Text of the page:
This story originally appeared in the Anchorage Daily News on January 2, 2018.
Publisher note: I had intended to jump headlong into 2018 with a comprehensive look at some early-booking deals for the upcoming spring and summer season. However, I was stymied in this effort, thanks to a concussion received after an epic skating fail a few days ago. As a result, I am not supposed to “think too hard” for the remainder of this week, so copying and pasting my Outdoors With Kids column was my middle ground. I’ll be back, better than ever, next week. Thanks as always for reading. ~EK
I don’t make traditional New Year resolutions anymore mostly because I know I won’t keep them. Apparently I’m in good company, since a mere eight percent of people actually stick with the promises they made before midnight December 31.
Still, societal norms dictate goal-setting as we show the previous year the door. Resolutions also feel positive, especially when the results are incremental and benefit our mental and emotional well-being.
For us, that means going places.
With the intention of satisfying wanderlust foremost in our minds, it has become a pre-New Year’s Eve family ritual to sit down together and pull out maps, brochures and last year’s dog-eared edition of the Milepost. Spread out across the dining room table, these piles of paper represent wish lists, must-sees, and the please-can-we destinations and activities collected over the previous year.
We’ve lived in Alaska since December 2005, so this little game also represents 12 years of checking boxes within the 663,300 square miles of land that is our home state. I have even created a career traveling around the Last Frontier and still haven’t seen everything, if that were even possible.
Alaska has changed since we made that cold walk off an Alaska Airlines combi flight from Seattle. We’ve changed, too, and I credit family exploration for a good chunk of our insight evolved from the diverse human and environmental panoramas of Alaska.
“The real voyage of discovery,” writes Marcel Proust, “Consists not in seeking new landscapes, but in having new eyes.”
Your kids are watching where and how you choose to travel, gleaning nuggets of understanding as they mature into future stewards of a place most people only dream of visiting. Alaska is not always easy to navigate, but it is worth the effort, especially when the ultimate reward is watching your children (and perhaps even your children’s children) witness the natural magic that is Alaska. Below are a few options I’ve written about previously that may help your family plan an adventurous 2018 together.
From the Wynn Nature Center to Peterson Bay Field Station, CACS has been staple of outdoor-themed activity since 1984, with science and nature-based education that spans generations.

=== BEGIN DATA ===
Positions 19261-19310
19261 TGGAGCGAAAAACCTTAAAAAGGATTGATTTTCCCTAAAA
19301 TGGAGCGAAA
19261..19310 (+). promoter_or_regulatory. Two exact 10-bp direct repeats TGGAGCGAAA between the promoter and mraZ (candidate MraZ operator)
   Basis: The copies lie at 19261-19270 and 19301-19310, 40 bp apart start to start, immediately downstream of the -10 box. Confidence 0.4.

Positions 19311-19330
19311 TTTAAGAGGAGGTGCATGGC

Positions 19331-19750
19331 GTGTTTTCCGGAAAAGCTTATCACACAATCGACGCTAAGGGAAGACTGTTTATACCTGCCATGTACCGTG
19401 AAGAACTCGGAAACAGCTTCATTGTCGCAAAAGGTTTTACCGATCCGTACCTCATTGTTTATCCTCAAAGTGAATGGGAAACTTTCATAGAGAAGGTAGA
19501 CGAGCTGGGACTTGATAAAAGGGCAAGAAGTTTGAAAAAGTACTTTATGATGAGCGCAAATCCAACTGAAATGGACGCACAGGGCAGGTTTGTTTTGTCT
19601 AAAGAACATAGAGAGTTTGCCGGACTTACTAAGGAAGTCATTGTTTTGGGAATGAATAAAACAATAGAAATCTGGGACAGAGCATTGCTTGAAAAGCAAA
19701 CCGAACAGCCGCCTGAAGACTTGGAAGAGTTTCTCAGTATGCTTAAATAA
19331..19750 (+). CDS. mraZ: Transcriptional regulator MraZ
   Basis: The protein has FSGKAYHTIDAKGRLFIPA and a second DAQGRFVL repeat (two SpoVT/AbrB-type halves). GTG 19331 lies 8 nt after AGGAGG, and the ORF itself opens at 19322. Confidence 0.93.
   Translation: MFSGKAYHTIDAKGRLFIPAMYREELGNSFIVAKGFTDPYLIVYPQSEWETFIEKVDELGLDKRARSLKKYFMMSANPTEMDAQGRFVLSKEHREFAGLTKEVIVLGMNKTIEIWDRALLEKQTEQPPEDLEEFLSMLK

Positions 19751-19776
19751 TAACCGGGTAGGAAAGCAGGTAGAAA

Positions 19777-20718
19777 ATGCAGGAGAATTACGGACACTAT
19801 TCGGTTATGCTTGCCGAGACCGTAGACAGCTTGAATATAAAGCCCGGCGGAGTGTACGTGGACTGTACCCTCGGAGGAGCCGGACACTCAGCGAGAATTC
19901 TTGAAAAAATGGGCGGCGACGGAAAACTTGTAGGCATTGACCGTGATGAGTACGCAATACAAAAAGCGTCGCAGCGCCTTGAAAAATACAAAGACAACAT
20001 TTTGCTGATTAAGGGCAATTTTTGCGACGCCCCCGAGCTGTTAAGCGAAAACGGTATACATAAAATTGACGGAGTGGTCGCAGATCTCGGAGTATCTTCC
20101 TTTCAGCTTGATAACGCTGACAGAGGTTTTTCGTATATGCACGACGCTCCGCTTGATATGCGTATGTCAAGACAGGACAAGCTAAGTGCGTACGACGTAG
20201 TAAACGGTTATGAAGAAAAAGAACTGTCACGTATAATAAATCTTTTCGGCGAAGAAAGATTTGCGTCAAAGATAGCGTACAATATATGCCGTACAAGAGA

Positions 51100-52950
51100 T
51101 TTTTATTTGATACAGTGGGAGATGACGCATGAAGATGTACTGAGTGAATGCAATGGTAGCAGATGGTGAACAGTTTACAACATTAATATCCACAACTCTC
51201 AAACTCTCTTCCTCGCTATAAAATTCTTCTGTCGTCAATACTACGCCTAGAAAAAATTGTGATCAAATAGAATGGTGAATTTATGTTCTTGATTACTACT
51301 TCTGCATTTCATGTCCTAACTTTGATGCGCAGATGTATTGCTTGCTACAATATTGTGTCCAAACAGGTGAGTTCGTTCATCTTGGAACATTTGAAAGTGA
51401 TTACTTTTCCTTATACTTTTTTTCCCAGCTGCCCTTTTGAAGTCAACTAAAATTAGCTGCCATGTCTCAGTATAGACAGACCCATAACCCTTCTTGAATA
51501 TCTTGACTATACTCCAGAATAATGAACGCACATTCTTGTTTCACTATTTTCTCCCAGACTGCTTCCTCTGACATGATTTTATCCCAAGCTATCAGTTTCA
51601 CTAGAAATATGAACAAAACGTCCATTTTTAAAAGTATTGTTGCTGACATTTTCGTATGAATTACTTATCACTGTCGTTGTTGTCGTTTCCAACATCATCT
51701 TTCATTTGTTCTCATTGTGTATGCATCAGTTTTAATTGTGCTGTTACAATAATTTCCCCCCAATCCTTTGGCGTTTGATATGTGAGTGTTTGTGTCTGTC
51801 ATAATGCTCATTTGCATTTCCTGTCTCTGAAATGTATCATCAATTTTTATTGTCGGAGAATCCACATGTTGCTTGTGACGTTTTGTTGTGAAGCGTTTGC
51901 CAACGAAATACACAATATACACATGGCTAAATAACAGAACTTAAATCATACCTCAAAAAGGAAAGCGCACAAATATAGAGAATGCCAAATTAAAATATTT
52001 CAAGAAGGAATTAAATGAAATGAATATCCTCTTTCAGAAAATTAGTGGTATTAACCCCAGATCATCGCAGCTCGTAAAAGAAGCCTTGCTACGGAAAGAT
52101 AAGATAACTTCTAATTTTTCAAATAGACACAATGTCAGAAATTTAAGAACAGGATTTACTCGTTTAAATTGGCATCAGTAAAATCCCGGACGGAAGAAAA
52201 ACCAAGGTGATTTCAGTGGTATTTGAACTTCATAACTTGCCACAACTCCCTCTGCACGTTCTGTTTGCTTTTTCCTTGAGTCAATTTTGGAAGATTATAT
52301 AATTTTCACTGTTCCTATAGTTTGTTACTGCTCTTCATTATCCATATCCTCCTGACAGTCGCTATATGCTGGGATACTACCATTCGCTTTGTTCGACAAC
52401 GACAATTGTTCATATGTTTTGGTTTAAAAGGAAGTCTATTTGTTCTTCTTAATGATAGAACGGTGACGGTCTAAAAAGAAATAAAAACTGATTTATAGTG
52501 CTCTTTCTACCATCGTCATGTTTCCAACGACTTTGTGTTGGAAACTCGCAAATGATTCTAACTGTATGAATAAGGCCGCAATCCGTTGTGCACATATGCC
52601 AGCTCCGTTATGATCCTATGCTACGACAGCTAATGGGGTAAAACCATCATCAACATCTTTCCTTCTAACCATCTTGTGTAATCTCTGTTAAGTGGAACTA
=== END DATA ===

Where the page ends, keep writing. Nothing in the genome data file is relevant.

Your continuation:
Have a few hours? Take a Creatures of the Dock tour at the Homer small boat harbor or a guided nature hike at Wynn Nature Center. Want a few more days? Take a water taxi across Kachemak Bay to the rustic Peterson Bay Field Station where you can stay in a yurt and explore the trails, tide pools, and wildlife of this beautiful area. Summer camps are also available for kids and families.
Alaska Marine Highway System (AMHS)
With 30 communities along a 3,000 mile route stretching from Bellingham, Washington, to Dutch Harbor, AMHS and their “Blue Canoes” are one of our favorite ways to see Alaska’s coastal areas.
While this state-run ferry system has undergone budget and maintenance challenges the past few years, this unique opportunity to explore Alaska’s waterways should not be overlooked. Try a few shorter trips before investing time and money in a multi-day adventure — Whittier to Valdez, Homer to Seldovia, or between Juneau, Skagway, and Haines. Reservations are a must, especially during the summer season or if you wish to purchase a stateroom for overnight trips. Visit ferryalaska.com for the 2018 schedule and to take advantage of winter and spring specials.
Alaska national parks
If you can sneak away for a few nights, drive to Denali National Park this winter or spring, when crowds are few and access expansive. Bring skis, snowshoes or fat bikes and take advantage of miles of unplowed park road, watching for caribou and moose as you make your way into this quiet environment.
Murie Science and Learning Center is visitor headquarters until May, and families can borrow snowshoes, learn about Denali, or warm up in front of the cozy woodstove.
If you’re looking for even more Alaska adventure, plan a summer trip to Kennecott National Historical Landmark near the tiny community of McCarthy. The dirt road between Chitina and McCarthy has vastly improved over the years, shaving hours off the trip and opening the door to a historical and recreational bonanza of family fun.
Folk School of Fairbanks
What will our family do in 2018? A highly anticipated experience for us is the Folk School of Fairbanks’ “Week In the Woods” program scheduled for June 22-27.
I’m fairly new to the Folk School concept but am enthusiastic about their hands-on approach to nature and kids, and I’m more than curious about the four nights and five days at a remote campsite within the boreal forests near Fairbanks.
The Folk School staff assure me that our time together will bring about “peaceful energy in the forest” with woodworking, wilderness skills, plant identifcation, and good old-fashioned family camping. They’re talking my language, all right.
Erin Kirkland is author of the Alaska On the Go guidebook series and publisher of AKontheGO.com, a website dedicated to family travel in Alaska.